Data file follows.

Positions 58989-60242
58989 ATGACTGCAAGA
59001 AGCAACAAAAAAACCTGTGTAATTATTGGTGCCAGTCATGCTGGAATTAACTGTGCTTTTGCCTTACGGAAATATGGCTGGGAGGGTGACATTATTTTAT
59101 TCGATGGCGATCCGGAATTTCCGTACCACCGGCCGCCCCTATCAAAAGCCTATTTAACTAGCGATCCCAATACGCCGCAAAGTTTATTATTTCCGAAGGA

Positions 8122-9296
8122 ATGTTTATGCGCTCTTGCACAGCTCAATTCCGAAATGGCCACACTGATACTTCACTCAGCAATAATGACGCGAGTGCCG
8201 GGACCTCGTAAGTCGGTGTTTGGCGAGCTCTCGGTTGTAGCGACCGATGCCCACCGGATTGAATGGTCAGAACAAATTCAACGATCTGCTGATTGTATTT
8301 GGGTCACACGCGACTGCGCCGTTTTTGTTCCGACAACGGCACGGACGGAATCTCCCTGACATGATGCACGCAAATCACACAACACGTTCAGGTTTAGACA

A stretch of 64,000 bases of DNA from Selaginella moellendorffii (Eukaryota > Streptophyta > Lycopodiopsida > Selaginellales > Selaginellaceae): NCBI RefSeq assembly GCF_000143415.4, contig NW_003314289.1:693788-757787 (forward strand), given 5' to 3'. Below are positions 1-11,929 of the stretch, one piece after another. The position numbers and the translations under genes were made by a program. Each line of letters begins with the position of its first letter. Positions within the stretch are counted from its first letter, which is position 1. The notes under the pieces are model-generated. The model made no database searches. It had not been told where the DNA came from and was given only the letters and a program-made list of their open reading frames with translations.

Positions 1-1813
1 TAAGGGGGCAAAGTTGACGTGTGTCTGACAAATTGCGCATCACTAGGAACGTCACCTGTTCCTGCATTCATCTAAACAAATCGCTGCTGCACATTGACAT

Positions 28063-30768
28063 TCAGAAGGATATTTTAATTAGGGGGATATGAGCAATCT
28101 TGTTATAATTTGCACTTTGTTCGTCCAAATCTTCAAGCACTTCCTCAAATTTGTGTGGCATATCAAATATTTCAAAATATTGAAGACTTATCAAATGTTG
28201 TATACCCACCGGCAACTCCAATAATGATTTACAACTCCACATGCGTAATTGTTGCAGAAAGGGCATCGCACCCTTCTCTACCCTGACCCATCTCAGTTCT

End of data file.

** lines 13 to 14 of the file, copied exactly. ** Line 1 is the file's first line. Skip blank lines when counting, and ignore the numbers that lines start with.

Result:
28063 TCAGAAGGATATTTTAATTAGGGGGATATGAGCAATCT
28101 TGTTATAATTTGCACTTTGTTCGTCCAAATCTTCAAGCACTTCCTCAAATTTGTGTGGCATATCAAATATTTCAAAATATTGAAGACTTATCAAATGTTG